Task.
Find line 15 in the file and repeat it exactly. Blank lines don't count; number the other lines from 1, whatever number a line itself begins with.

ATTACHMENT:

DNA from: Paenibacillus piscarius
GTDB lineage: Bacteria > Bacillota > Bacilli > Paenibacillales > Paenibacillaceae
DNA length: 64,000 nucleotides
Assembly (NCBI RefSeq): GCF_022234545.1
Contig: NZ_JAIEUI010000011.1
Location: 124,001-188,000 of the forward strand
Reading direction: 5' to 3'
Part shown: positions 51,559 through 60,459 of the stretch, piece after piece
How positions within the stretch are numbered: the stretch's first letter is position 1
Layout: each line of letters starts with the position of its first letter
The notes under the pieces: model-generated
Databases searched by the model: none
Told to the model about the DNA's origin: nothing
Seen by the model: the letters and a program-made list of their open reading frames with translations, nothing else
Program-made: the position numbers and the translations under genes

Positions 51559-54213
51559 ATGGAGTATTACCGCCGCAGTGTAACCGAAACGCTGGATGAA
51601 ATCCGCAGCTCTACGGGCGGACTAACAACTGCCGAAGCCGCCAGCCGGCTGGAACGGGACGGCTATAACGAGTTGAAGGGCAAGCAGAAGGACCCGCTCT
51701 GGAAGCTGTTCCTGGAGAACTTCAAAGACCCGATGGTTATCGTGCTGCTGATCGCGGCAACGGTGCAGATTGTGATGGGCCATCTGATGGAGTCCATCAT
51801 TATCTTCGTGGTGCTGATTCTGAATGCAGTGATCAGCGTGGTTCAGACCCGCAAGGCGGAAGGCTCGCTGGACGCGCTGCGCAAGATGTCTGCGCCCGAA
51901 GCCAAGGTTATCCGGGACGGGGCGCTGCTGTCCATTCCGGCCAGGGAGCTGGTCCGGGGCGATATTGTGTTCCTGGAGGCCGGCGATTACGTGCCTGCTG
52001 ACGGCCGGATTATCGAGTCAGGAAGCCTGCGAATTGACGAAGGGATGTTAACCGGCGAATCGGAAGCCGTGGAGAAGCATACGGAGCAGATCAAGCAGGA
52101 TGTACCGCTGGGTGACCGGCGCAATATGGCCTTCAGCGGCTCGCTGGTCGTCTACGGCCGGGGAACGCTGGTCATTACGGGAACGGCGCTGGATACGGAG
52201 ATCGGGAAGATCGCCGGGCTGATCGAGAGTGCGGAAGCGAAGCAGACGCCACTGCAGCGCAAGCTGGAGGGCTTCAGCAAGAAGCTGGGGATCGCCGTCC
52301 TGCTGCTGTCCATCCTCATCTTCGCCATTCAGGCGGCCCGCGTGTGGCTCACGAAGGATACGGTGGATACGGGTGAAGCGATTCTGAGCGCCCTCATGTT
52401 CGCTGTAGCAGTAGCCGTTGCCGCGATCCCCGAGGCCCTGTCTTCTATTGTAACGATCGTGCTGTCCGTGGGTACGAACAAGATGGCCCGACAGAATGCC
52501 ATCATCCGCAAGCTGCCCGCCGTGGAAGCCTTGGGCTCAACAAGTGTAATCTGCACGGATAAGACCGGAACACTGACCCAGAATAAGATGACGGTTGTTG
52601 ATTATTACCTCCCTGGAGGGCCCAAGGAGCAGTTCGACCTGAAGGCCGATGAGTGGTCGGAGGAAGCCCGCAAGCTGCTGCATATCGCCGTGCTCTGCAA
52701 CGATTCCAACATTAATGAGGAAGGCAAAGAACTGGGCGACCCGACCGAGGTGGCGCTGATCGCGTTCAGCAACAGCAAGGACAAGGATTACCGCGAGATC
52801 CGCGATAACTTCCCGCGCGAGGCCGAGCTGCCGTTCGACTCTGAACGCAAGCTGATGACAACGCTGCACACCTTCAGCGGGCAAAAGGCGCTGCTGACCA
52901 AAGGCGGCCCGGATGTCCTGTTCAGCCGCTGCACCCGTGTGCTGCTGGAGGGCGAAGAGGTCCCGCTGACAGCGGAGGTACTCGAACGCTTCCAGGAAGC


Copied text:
Program-made: the position numbers and the translations under genes